Saturday 20 January 2018 / 12:40 AM

COMM BOX’S RLWC 2017 TEAM OF THE TOURNAMENT

The standout performers of the 2017 Rugby League World Cup.

Fullback: Roger Tuivasa-Sheck (New Zealand)

RTS is back! Spring-boarding off his form from an underrated NRL season, Tuivasa-Sheck was back to his metre-eating, ankle-breaking best, putting up 198.5 metres a game whilst looking as speedy and agile as ever and flashing his ever-expanding ball-playing repertoire. His return to form was the silver lining of the Kiwis’ disappointing campaign.

After shaking off some initial rust, Billy Slater was able to put in some stellar performances down the back end and deserves a mention for an equally inspiring return to the top of the mountain, but it wasn’t enough to displace the Warriors skipper.

Wingers: Jermaine McGillvary (England) and Valentine Holmes (Australia)

Valentine Holmes has scored more tries than six of the teams competing at the World Cup. If we ranked the 14 teams on touchdowns, Holmes comes in at eighth, tied with Italy and just one four-pointer behind Ireland. Heading into the final, he is tied with teammate Cameron Smith as top point-scorer at the 2017 RLWC. And his merits for selection don’t stop there: despite Meninga’s rotation policy and stocks of outside backs, Holmes is one of the few Kangaroos to play every game, and has been exceptional in each outing, chipping in 173.8m per game, nine line-breaks and the aforementioned 12 tries – all but one of which came in a historic past fortnight.

McGillvary wasn’t too far behind Holmes. He has scored seven tries himself to rank third and leads all players in run metres, the only player to break the 1000-metre mark and average 200 a game. His electricity has brought a much-needed element of dynamism to the English attack and formed a fantastic combination with Kallum Watkins on the right flank.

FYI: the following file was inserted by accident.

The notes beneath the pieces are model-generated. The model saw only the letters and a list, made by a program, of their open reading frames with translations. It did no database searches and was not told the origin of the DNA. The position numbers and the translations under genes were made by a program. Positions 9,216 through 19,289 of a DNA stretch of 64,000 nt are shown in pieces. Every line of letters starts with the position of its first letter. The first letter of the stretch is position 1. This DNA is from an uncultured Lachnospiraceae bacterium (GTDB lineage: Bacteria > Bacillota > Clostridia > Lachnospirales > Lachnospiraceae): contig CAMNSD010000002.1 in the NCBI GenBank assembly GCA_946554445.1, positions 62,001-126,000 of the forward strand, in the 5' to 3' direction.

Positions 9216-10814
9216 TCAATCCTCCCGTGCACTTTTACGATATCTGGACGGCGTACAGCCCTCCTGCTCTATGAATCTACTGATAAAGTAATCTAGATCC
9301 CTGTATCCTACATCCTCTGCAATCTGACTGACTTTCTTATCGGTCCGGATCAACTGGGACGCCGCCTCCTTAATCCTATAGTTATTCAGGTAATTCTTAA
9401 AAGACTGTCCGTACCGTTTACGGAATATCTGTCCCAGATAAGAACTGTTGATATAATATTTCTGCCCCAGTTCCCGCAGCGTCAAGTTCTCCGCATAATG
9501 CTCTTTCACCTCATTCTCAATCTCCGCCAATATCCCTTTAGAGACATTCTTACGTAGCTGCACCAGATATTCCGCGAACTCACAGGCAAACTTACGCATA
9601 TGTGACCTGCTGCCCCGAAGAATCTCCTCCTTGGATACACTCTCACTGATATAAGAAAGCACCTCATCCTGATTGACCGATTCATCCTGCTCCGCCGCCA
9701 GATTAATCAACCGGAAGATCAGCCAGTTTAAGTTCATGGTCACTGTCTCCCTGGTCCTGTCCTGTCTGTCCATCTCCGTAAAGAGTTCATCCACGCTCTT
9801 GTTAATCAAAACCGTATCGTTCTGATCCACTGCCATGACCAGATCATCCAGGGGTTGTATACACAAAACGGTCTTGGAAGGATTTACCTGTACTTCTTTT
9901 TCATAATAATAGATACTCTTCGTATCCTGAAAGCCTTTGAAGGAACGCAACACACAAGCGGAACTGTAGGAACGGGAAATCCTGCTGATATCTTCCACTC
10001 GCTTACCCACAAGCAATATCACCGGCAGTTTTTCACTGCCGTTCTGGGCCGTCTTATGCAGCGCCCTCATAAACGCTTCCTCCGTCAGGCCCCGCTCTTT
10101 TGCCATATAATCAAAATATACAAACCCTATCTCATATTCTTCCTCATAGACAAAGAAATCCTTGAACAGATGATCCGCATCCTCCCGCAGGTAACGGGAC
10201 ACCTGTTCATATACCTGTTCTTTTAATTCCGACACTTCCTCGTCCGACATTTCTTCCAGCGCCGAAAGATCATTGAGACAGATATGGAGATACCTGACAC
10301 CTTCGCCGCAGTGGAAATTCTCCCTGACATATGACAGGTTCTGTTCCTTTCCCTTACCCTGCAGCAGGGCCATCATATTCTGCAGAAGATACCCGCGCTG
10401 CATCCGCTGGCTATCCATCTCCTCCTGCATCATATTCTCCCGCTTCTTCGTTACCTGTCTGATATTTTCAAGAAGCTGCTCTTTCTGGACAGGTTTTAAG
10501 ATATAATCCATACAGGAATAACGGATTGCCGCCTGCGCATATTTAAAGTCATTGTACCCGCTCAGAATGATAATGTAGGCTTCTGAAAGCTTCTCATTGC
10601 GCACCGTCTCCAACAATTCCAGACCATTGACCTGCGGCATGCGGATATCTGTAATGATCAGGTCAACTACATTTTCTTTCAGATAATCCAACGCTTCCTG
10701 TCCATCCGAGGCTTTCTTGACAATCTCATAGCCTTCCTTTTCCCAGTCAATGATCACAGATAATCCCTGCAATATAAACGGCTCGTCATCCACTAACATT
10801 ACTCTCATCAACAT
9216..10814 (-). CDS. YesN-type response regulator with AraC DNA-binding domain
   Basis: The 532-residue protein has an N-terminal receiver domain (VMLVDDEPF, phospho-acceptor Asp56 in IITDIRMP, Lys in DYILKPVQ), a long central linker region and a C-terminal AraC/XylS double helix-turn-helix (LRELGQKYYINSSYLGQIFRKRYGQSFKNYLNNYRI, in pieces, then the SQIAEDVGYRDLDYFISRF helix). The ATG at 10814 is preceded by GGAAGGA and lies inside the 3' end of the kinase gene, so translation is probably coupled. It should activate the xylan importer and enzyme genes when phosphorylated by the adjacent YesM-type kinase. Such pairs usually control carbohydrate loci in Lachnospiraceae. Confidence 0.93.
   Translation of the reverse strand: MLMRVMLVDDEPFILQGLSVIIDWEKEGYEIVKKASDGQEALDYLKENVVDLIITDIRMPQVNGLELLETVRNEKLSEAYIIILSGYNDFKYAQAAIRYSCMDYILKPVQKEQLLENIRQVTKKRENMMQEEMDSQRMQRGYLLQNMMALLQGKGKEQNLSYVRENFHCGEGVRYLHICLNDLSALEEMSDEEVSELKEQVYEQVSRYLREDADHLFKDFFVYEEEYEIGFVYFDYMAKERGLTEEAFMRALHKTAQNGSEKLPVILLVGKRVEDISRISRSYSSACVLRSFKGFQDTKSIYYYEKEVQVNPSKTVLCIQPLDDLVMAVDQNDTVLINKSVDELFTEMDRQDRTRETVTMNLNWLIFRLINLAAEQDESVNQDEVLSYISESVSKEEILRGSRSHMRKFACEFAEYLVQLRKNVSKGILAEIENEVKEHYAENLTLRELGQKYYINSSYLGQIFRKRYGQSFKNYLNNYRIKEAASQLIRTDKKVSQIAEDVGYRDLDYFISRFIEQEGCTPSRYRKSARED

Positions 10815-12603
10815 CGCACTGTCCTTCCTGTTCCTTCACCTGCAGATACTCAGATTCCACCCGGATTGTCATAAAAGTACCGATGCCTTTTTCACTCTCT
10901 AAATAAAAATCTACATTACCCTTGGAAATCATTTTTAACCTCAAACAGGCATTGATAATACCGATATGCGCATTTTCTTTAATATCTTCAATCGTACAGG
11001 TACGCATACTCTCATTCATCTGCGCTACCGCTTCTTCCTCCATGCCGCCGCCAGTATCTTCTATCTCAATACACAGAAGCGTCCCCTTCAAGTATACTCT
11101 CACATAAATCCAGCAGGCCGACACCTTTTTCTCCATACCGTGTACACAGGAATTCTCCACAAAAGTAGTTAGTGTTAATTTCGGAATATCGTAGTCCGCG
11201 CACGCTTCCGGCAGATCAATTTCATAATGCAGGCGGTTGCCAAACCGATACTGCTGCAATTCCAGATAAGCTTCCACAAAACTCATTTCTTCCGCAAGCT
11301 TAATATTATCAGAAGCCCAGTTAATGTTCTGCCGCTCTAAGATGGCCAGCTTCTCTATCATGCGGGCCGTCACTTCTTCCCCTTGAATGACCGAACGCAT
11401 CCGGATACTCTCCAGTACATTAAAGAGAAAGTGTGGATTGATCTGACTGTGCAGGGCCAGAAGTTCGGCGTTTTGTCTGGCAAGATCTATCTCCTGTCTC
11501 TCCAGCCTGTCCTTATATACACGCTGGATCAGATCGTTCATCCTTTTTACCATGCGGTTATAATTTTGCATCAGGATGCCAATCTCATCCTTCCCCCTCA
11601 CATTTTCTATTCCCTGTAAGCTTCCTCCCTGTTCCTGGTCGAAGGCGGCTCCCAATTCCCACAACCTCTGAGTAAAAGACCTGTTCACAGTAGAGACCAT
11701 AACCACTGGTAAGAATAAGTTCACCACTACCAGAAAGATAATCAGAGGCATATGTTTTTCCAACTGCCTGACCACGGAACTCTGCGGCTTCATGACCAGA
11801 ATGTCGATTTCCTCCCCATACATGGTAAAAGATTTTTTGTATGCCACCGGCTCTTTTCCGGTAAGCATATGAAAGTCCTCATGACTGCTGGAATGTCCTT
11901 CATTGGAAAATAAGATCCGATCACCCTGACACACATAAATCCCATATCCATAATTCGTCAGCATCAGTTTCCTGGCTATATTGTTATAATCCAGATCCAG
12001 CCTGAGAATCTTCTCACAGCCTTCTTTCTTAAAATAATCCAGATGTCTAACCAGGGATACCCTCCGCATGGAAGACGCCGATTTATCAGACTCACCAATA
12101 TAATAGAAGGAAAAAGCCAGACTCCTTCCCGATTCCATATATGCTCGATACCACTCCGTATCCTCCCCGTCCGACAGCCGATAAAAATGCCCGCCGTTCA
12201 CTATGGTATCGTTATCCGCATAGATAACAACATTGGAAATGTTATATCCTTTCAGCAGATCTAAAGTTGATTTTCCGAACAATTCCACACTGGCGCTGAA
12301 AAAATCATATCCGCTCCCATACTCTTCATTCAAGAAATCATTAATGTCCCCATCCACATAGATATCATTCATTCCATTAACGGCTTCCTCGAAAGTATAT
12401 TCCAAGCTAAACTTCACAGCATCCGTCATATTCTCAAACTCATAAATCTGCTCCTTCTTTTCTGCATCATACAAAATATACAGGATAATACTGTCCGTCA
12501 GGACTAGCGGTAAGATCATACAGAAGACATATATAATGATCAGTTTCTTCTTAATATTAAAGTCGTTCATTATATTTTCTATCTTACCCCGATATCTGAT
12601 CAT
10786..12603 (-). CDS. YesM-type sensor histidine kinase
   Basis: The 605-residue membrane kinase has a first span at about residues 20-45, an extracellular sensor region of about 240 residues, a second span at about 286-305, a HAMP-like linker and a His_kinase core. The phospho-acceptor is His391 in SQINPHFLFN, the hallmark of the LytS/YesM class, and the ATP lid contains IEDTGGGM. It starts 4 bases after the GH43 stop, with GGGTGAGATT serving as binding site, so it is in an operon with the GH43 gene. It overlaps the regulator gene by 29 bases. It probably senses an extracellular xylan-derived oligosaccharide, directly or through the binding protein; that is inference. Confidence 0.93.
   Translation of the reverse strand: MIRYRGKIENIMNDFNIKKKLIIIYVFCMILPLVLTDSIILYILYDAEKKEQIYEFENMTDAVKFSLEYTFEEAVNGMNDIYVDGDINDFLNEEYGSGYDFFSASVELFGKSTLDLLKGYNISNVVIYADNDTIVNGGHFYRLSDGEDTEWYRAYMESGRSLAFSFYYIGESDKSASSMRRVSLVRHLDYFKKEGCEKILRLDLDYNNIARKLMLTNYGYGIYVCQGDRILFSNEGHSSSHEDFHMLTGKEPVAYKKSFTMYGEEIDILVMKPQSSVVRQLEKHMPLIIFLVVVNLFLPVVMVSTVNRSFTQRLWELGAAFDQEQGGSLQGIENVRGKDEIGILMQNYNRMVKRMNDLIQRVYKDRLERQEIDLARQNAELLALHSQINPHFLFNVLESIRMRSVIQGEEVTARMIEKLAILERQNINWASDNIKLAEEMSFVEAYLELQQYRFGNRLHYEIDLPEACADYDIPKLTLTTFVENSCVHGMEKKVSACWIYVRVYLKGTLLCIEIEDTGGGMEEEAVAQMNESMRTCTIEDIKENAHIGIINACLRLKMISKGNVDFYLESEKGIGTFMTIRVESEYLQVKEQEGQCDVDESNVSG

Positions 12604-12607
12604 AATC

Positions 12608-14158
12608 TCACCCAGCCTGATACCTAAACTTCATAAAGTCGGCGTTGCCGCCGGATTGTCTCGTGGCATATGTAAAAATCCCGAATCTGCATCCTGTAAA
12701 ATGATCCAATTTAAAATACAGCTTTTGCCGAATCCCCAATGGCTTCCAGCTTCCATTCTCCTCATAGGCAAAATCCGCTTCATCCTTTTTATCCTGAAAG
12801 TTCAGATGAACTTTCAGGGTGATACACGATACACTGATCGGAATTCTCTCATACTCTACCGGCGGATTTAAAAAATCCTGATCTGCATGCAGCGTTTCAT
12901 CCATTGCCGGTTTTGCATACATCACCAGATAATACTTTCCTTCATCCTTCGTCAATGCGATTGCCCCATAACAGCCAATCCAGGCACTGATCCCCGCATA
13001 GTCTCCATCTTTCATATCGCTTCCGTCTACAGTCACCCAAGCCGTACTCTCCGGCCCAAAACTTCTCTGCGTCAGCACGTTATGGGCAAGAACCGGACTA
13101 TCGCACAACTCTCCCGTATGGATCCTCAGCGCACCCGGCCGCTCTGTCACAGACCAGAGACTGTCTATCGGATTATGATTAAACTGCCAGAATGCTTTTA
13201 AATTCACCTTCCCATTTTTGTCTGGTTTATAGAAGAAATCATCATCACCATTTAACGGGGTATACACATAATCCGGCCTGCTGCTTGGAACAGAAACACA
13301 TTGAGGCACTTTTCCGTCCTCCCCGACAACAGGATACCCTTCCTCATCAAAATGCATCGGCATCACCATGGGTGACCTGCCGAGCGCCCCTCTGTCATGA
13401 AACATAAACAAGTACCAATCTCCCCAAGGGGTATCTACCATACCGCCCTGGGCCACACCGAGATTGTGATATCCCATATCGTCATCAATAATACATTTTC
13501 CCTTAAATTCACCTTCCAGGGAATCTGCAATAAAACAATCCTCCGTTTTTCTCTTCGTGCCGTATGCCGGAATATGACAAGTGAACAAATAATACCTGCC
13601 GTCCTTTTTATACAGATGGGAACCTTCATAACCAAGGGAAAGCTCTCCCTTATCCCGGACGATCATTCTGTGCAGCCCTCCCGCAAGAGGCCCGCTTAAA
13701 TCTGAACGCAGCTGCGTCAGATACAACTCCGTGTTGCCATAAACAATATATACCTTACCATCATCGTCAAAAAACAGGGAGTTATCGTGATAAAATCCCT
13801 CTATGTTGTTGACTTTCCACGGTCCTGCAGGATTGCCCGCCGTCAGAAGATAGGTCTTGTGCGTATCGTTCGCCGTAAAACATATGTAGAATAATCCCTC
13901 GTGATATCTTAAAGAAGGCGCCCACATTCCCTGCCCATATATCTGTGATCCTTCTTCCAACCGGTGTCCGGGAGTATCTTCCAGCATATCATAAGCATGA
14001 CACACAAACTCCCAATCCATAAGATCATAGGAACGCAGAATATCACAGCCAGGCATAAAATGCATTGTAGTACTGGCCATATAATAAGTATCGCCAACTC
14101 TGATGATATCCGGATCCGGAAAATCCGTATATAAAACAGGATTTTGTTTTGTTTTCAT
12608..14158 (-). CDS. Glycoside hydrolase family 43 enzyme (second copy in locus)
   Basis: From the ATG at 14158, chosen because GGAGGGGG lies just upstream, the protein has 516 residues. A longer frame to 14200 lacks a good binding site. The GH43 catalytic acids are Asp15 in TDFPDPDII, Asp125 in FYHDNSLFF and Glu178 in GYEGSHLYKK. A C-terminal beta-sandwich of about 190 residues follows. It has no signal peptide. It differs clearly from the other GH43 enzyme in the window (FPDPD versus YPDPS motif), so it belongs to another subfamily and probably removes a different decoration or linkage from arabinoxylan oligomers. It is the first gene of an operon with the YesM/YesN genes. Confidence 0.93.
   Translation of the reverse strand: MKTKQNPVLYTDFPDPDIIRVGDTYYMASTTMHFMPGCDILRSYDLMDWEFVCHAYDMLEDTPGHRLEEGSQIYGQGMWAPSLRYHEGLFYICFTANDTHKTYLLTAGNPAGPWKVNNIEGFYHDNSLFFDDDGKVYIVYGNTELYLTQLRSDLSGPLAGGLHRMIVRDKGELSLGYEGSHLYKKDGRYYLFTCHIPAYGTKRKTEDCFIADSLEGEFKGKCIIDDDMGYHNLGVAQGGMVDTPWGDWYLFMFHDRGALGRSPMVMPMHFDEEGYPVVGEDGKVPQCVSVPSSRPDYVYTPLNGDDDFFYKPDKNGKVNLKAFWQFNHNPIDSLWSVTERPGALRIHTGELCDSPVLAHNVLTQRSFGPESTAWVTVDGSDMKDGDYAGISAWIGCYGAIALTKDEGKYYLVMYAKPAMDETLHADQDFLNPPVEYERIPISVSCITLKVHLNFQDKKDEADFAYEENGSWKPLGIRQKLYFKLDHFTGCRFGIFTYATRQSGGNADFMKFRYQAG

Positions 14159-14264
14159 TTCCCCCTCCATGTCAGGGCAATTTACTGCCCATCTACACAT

Centres: Michael Jennings (Tonga) and Kallum Watkins (England)

Recapturing the tackle-breaking prowess from his peak days, Jennings was an immediate standout on the left edge for Tonga, proving to be their most potent strike weapon to capitalise on the huge momentum generated by their forwards. Five tries and four line-breaks – despite missing the Kiwis boilover – underlined a terrific campaign that confirms the former Origin star has plenty left in the tank.

Watkins played a similar role for England, providing a spark in attack and a reliable option close to the line. His combination with McGilvary has proved to be England’s best source of points, Watkins displaying his well-rounded game notching three tries, three try assists and three line-breaks whilst running well over 100m metres a game.

Five-Eighth: Gareth Widdop (England)

I know, I know, it’s cheating – but Widdop did play the first two games as the No.6 (and was sublime) and functioned as England’s playmaker even whilst sporting a different number on his back. Much like his club team this season, England’s attack has almost entirely centred on Widdop’s ball-playing — a rare trait for a non-halfback — but Widdop manages to remain effective even when heavily relied upon.

His seven try assists are first among all players, he was the driving force behind their deep run and getting past Tonga to make the final and remains England’s best chance at causing an unlikely upset. A great way to cap off a fine year of footy.

Halfback: Liam Finn (Ireland)

Bolter alert! Strangely, halfback was by far the lightest on choice. Usually among the most stacked positions, none of the top teams’ No.7s stood out from the crowd (Cronk was the closest, but his opening game against England was among the worst in his career, and his job has been pretty easy from then on).

Consider it a tribute selection, but it felt right to have a representative of the Wolfhounds, the uncelebrated minnow standouts of 2017, in the team. Liam Finn, now the most capped Irishman ever, was front and centre of everything the resilient Irish did, steering the team around the park and orchestrating a surprisingly confidence attack. In what is likely his final run with the national team, the 34-year-old can walk away proud of his final efforts.

Props: Sio Siua Taukeiaho (Tonga) and David Klemmer (Australia)

The Bulldogs playing David Klemmer at lock might seem resourceful, but he has a clear affinity for the hard yards and clearly relishes the up-front battle. A focused, energised Klemmer with a simplified role is among the best forwards in the game — he is a master at bending defensive lines and attracting multiple defenders, he generates a ton of momentum with his charges and few people draw penalties better, an underrated skill coming out of trouble. Evidence again that prop is his best position.